Machine vision has become indispensable in today’s highly automated manufacturing environments, which rely on accurate in spec tion to ensure high product quality and high process efficiency. Applications for the technology span industry, and include everything from validation of printed barcodes and text on consumer product labeling, to assembly verification of printed circuit boards, to dimensional measurement of automotive parts. The demand for vision inspection only continues to grow with increasing throughput requirements and stringent quality standards that necessitate full inspection and render manual product inspection unfeasible.
The prevalence of machine vision inspection and identification in manufacturing operations has also grown the user base of the technology. What was once exclusively the realm of experienced vision specialists is now being done by users ranging from factory-floor operators and manufacturing engineers to system integrators and OEMs. With application requirements and a broad range of skill levels to accommodate, vision system manufacturers have sought to develop technologies that are both easy to use and implement, yet maintain the flexibility to address expanding requirements. New hardware and software products provide the ability to adapt to changing application demands, enabling easy system modification while at the same time protecting the users’ time and investment.
Cameras have become more modular as new smart cameras pack complete vision systems into miniaturized form factors, with lens and lighting options to address a multitude of system con figura - tions and allow for modification. Recent advances in CMOS sensor technology enable high-resolution, high-speed models that are both cost-effective and easy to use. New software developments, similarly, are scalable to accommodate applications that expand beyond their original scope; users are no longer locked into a single hardware/software technology. The software features portability from one device to another, and its current graphical subsystems produce intuitive user interfaces. In this article, we’ll explore these three technologies — sensors, lenses, and software — providing machine vision tools with a greater flexibility.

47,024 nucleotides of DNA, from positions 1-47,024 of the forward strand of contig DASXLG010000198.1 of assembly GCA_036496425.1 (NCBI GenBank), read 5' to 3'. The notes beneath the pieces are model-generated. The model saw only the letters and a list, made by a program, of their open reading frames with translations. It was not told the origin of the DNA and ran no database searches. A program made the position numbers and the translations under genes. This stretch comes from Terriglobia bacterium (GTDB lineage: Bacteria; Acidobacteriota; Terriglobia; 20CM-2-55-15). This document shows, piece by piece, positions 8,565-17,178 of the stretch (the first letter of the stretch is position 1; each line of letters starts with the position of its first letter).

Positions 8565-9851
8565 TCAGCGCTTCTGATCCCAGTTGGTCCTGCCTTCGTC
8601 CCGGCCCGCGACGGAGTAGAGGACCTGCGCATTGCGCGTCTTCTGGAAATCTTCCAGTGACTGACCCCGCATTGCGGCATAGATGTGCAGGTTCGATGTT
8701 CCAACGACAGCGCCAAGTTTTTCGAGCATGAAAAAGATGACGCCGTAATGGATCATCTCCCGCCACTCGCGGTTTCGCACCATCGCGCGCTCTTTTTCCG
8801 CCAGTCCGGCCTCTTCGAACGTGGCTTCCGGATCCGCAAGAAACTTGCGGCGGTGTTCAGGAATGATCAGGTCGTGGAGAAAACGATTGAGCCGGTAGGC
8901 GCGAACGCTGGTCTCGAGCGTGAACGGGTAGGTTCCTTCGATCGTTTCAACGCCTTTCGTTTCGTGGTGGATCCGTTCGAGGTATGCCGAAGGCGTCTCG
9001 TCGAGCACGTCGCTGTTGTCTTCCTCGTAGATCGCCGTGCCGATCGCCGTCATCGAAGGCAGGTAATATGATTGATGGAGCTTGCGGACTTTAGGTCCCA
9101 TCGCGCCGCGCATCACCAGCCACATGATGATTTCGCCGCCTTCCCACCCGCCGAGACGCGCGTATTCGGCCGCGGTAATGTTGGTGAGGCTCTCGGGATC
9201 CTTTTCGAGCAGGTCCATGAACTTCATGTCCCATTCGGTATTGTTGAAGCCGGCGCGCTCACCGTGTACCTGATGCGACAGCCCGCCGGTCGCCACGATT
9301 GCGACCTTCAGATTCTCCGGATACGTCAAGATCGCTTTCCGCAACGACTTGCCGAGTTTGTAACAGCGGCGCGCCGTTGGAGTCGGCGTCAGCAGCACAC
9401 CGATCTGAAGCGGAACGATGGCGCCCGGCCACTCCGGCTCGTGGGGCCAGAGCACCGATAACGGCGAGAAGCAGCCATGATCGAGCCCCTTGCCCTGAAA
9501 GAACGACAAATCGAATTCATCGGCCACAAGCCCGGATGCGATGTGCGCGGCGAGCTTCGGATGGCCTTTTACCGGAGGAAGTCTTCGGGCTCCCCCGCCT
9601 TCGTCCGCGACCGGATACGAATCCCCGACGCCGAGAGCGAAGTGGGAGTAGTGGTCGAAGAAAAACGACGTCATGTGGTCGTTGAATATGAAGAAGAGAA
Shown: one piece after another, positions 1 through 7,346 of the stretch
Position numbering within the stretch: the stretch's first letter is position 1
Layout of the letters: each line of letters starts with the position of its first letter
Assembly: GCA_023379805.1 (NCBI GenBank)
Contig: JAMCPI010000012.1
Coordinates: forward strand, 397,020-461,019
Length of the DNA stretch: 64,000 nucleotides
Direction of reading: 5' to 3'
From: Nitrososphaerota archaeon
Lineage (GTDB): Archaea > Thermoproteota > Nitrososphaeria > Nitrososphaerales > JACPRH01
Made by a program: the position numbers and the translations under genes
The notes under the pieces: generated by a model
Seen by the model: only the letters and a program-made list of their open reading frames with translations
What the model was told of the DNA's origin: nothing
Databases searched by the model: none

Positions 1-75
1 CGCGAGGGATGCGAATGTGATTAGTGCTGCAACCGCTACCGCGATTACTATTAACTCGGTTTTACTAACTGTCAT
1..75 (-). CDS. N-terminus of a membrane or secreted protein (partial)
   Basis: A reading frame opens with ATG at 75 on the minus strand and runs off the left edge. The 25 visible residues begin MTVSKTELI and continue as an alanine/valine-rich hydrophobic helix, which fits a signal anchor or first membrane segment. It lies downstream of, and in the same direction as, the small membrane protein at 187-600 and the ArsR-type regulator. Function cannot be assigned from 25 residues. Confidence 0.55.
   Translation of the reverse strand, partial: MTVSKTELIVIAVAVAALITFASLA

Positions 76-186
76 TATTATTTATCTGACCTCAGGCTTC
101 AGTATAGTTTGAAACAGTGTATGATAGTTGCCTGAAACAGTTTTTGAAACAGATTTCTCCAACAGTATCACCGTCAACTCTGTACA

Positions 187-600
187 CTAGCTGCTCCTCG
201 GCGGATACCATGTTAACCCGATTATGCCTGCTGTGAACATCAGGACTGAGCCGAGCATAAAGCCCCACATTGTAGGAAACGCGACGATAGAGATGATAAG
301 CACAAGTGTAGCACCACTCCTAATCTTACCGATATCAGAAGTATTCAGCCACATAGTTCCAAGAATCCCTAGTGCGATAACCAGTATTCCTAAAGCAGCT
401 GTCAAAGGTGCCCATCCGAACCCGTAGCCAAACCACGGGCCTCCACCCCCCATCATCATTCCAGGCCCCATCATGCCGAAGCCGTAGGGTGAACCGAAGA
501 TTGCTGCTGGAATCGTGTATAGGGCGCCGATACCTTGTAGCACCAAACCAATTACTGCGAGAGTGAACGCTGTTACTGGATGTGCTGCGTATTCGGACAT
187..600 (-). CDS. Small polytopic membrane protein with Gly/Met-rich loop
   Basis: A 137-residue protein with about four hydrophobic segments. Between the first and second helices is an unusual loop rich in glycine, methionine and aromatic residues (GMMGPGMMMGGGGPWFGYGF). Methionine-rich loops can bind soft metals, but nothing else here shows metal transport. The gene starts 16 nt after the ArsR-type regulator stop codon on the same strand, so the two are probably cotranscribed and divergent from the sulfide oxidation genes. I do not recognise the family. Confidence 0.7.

Advances in CMOS Sensor Technology
Current CMOS sensor technology has made smart camera systems a viable option for more users than ever. Traditionally more expensive, more complex, and physically larger than CMOS technology, CCD sensors were, until recent years, required to address applications requirements for motion, high resolution, and image quality. Advancements in CMOS sensors have bridged the gap in image quality. Now available in both high resolution and with a global shutter, CMOS technology enables smart cameras with freeze motion performance at resolutions of 1MB+. While CCD sensors still hold a place in certain applications, such as precision measurement where image quality is critical and very high resolution is required, the benefits of CMOS technology have made it an attractive replacement to CCD devices in many applications.
CMOS sensors feature a simple design and high-speed data transfer, thanks to their ability to quickly get rid of pixels. CCD technology is physically limited on how fast the images can exit the sensor. CMOS is very low powered and therefore builds up less heat; smaller designs are possible because the boards are less complex and require fewer components (see Figure 1). In addition, CMOS technology has the ability to take sections or windows of an image in order to further increase frame rates. Microscan’s 2MP Vision HAWK smart camera, for example, incorporates a high-resolution CMOS sensor to achieve frame rates of up to 300 frames/sec (see Figure 2).
Configurable Lens and Lighting Options
A variety of lens and lighting options are available for use with today’s modular smart cameras. Microscan’s Vision HAWK model uses interchangeable Cmount lenses and external lighting. Other new smart camera designs feature a fully integrated lens and lighting for equipment integration. Some offer the ability to “mix and match” accessory options, allowing system designs tailored to specific application needs.